Hate seeing those sad puppy eyes when you leave the house for some well-deserved fun and adventure? Take heart! There are a ton of dog-friendly places and activities throughout Maryland, from Annapolis to Howard County to the Eastern Shore!
Anne Arundel County
Quiet Waters Park in Annapolis offers canine heaven. Leashed dogs are welcome all over the park, including the playgrounds and trails. Two fenced parks offer a safe off-leash play area for small or geriatric dogs that don’t enjoy the occasional rough play of larger, younger dogs. There are benches in shaded corners and two refillable kiddie pools for cooling off. Children younger than 6 are not permitted in the larger park.
The best feature of Quiet Waters – an off-leash doggie beach! It’s not fenced in, but it is isolated and the dogs are having too much fun with each other to plot escape routes. There’s no way you could use a leash safely – at least not with weekend crowds. Dogs hurtle back and forth on the sandy beach and race each other to fetch sticks, balls and toys from the water. Older children join in the fun – wee ones watch from a safe distance.
Downs Park in Pasadena offers another secluded dog beach, along with playgrounds, trails, handball and basketball courts.
Several community parks in Anne Arundel County offer fenced dog parks so that Spot and Fido can run and play while the children enjoy the playground! Other dog-friendly parks include Bell Branch, Broadneck and Maryland City Parks and Flag Ponds Nature Park.
Worthington Park in Ellicott City offers a fenced-in, off-leash area and seperate spaces for large and small dogs, as well as a water faucet for dogs and a seating area for owners. Handlers must be 18 or older, and children under 12 are not allowed in the off-leash area. There is a $5 daily admission fee.
The Kent Island Dog Park is located behind the Kent Island library on Route 18. Go Friday night or Saturday morning if you want to play with other dog lovers – the park can be deserted at other times. This park rates high – with two fenced dog parks, benches, shade, agility equipment, water fountains and more! The big dogs have plenty of room to run – and the kids love running with them. The kids also seem to enjoy the agility equipment even more than the dogs. Adults will enjoy the shaded benches and great conversations with other dog lovers. There’s no fee to use the park – just clean up after your pooch (and kids, if necessary). The nearby library offers bathrooms and water when open.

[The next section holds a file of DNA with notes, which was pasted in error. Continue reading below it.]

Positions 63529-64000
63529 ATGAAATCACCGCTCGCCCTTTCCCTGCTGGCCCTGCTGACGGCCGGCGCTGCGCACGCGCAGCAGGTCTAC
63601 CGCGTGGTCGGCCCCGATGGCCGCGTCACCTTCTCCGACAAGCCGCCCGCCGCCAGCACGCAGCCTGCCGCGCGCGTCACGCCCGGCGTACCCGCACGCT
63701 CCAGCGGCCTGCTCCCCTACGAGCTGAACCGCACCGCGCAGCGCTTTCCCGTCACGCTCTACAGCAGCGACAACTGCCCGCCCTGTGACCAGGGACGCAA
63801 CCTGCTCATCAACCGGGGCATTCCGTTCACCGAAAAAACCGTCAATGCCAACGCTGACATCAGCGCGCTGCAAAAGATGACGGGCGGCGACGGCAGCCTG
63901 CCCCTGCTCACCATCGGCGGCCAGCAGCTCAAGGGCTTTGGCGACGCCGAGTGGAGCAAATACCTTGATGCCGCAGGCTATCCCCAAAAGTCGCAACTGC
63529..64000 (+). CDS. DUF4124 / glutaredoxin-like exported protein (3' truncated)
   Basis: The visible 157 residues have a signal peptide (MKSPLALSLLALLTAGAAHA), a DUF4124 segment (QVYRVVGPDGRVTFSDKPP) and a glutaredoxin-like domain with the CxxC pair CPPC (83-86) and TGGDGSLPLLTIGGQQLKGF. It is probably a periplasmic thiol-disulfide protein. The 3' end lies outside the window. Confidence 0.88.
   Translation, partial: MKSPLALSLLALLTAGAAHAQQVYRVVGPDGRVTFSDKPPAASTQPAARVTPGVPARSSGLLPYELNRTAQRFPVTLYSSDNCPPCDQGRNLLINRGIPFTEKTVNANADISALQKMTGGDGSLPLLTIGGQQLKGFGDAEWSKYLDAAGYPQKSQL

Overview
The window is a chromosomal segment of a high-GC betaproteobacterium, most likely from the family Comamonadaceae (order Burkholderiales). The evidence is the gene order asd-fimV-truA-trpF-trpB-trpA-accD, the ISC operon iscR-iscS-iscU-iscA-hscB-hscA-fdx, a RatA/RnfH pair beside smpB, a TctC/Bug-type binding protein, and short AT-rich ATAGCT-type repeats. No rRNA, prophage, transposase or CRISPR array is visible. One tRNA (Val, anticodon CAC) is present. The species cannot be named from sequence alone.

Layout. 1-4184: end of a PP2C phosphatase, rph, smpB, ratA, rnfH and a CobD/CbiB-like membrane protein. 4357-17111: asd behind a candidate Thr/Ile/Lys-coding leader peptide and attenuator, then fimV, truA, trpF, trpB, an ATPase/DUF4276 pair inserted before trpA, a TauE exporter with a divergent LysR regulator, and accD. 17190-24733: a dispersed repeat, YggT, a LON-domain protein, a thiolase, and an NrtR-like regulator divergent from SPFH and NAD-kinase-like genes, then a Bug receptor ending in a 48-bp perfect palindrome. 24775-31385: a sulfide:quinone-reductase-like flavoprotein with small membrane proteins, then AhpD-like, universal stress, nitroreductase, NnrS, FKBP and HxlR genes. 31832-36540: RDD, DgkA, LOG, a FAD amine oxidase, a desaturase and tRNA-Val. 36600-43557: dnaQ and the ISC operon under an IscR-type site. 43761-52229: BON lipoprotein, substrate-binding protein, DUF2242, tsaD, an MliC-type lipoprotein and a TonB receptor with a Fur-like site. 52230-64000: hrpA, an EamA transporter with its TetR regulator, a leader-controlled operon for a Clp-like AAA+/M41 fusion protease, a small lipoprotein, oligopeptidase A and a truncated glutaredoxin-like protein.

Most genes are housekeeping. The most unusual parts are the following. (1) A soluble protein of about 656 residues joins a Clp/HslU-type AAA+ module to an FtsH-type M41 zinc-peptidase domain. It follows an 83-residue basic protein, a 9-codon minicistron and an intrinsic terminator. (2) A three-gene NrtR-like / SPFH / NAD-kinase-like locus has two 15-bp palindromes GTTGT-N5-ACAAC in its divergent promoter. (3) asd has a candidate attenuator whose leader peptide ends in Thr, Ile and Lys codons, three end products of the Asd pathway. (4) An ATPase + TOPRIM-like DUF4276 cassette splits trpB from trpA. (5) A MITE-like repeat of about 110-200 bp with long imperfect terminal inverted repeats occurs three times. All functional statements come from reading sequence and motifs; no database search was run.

Terrapin Park is also on Kent Island, off of Route 8 just north of the Bay Bridge. It’s tricky to find – parking is off of the large industrial and business park area. You’ll have a hike to the beach, but families and dogs swim together while looking at the beautiful Bay Bridge. It’s not secluded – if your dog’s not under voice control you’d better leave the leash on. This isn't the place for a dog free-for-all.
Matapeake Park is just south of the Bay Bridge with splendid views of the bay and bridge. There’s a mile trail to get to the sandy beach, where dogs are welcome to romp off-leash.
Wye Island Natural Resources Management Area is located between the Wye River and the Wye East River. The area offers trails, wildlife, bathrooms, picnic areas and a small sandy beach the whole family will enjoy!
Eastern Neck National Wildlife Refuge is just south of Rock Hall on the Chester River and offers hiking, crabbing and fishing activities. There is no charge to enter the park, but dogs must be on a leash.
Claiborne is in Talbot County, just off of Route 33 on the way to St. Michaels. This historic town offers a small off-leash dog beach that the locals love!
If you’re a nature lover, take the dogs and kids for a leisurely stroll through Adkins Arboretum in Ridgely. Open 10 a.m. to 4 p.m. daily, the arboretum offers self-guided nature walks, a visitors center, miles of trails and an entire world of exploration. Entrance is $3 adults, $1 children (under 5 free). Leashed dogs are welcome.
There’s no reason to leave your furry friends home alone anymore! If your dog isn’t well-behaved enough to pass muster, invest in some dog training classes and then hit the road — just be sure to have your head hanging out of the window.
By Cyndi Paxton Johnson
Cyndi Paxton Johnson and her husband write and publish Mid Shore Life and build interactive websites. They also homeschool three children, train three dogs, and share space with two cats and sixteen chickens. Learn more at www.MidShoreLife.com.